May 31, 2018 // 9:37 AM
Ten Thousand Villages
Written by Art Petrosemolo
I literally back into good stories to write for the local newspapers in Lancaster County…literally fall into them. Let me explain.
In January I bought a new Apple iPad mini. (I know, you are asking what does that have to do with a newspaper story?) Well, I had to sell my old iPad and I chose to do so on a social media platform called Facebook Marketplace. I priced it fairly, posted the listing with a nice photo and within a few hours, I had several inquiries.
I made arrangements to meet a buyer at the Dunkin’ Donuts (usually meeting buyers off-site at a public place is the protocol now) in Leola. We met on a Sunday afternoon and the buyer’s name was Yousaf. He bought the iPad for his son and as we talked, I asked him his country of origin (Pakistan) and what he did for a living?
He told me he purchased handmade Oriental rugs for Ten Thousand Villages. We ended up talking for an hour. Tina and I own handmade carpets from Istanbul (that I carried home from the Grand Bazaar in a suitcase) as well as a small, prayer carpet that I bought while on a photo assignment with Afghan Girl photographer Steve McCurry (that’s another story) in the mountains of Afghanistan.
I learned a lot about carpets that cold, Sunday afternoon with Yousaf and, better still, I learned a lot about Ten Thousand Villages with its Mennonite history (why am I not surprised as I tend to gravitate toward stories that have a religions component?). I just knew it would be a great story.
I wanted to know how this store could survive in a buying economy shifting to online sales? Also, I knew one of their stores in Red Bank, New Jersey, near where I lived for 20 years had closed. I figured it would be interesting to track down the “players” as I had no idea the company got its start 70-plus years ago in Akron, Pennsylvania, just a few miles away from us here at Garden Spot Village.
Well it took a few months to finally nail down the CEO (Carl Lundblad) for an interview and I visited the headquarters on Main Street in Akron (in an old shoe manufacturing facility with hardwood floors) in late May. I had the help of Ten Thousand Villages communications director Rebecca Stamp who was professional, efficient and a real help.
I came away from the interview excited and fascinated. First, Ten Thousand Villages with stores at Kitchen Kettle Village (Intercourse), Rockvale Outlets (Lancaster) and on Route 272 in Ephrata is not struggling or ready to close. Like all retail companies with brick and mortar stores, it is facing a changing buying public and adjusting with an e-commerce site and updated marketing and advertising to reach its customer base.
But what really caught my attention is its history. Ten Thousand Villages was started by Edna Ruth Byler of Akron, a Mennonite woman, who on a trip to Puerto Rico in 1946 with her husband, who worked with Mennonite Central Committee, purchased handmade embroidered goods from a local artists in a small town. The work was so good she ended up selling it all to friends and neighbors.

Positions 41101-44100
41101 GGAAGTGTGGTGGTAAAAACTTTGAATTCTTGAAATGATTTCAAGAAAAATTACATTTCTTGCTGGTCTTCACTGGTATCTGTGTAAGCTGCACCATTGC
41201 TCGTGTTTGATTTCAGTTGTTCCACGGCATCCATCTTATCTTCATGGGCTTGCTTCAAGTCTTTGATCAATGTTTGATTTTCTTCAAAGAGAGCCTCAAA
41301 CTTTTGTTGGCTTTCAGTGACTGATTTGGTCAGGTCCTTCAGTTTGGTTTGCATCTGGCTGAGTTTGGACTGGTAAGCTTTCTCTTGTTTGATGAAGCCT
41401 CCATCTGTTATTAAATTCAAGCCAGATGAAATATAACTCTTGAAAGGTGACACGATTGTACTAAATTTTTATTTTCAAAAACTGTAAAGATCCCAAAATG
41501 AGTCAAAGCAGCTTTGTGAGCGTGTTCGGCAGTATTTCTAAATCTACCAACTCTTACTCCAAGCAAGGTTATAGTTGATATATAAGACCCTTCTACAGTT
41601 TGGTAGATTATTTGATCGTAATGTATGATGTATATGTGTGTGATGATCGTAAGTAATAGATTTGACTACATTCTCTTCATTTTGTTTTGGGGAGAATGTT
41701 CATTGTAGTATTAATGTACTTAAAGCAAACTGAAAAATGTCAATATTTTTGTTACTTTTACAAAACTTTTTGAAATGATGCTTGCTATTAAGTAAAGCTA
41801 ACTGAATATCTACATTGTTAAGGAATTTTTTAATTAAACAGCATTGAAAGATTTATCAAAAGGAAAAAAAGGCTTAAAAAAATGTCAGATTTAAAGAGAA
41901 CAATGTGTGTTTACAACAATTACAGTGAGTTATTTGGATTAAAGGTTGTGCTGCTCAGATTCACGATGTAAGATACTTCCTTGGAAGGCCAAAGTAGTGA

On her own, literally selling from the back of her car at churches and craft fairs, Edna Ruth started a socially conscious company, long before socially conscious was fashionable. She called it Overseas Needlework and Crafts and she worked to sell goods from artists in developing countries in the United States, providing access to a market where the artists had not been able to sell in the past.
With help and supervision from Mennonite Central Committee, Edna Ruth Byler built a company that today works with 120 artisan groups in 34 countries and sells their products in 56 stores in 24 states. She single handedly got the entire socially conscious movement that emphasizes safe working conditions, fair trade pricing and strict child labor laws started and the company remains a leader in the movement. Since its founding seven decades ago, Ten Thousand Villages artists who could have been unemployed have earned $140 million in revenue. Wow, how’s that for the power of a woman entrepreneur?
Today, the company’s staff of merchandisers, marketers and designers advise artists on design, materials and other factors that affect the sale of items in their stores and online. It has to be a win-win situation for both company and artist as in a fair trade contract, the artist is paid 50 percent before the goods are made and the remainder when they are delivered, even before they are sold.
Many of the items sold use recycled materials like used saris from India and recycled circuit board from Pakistan and the trend is growing as socially conscious buyers are willing to pay a little more for fair traded items but they want to be sure they are eco-friendly whenever possible and contribute to sustainability.
It’s a far cry from Edna Ruth Byler selling crafts from the back of her Chevy II in the 1950s and a success story that makes for good reading. If you haven’t visited a Ten Thousand Villages store (they have some very neat stuff for gifts), do so online at their e-commerce store at www.tenthousandvillages.com
If you want to learn more about Ten Thousand Villages, my story will run in the Lititz Record sometimes later this spring.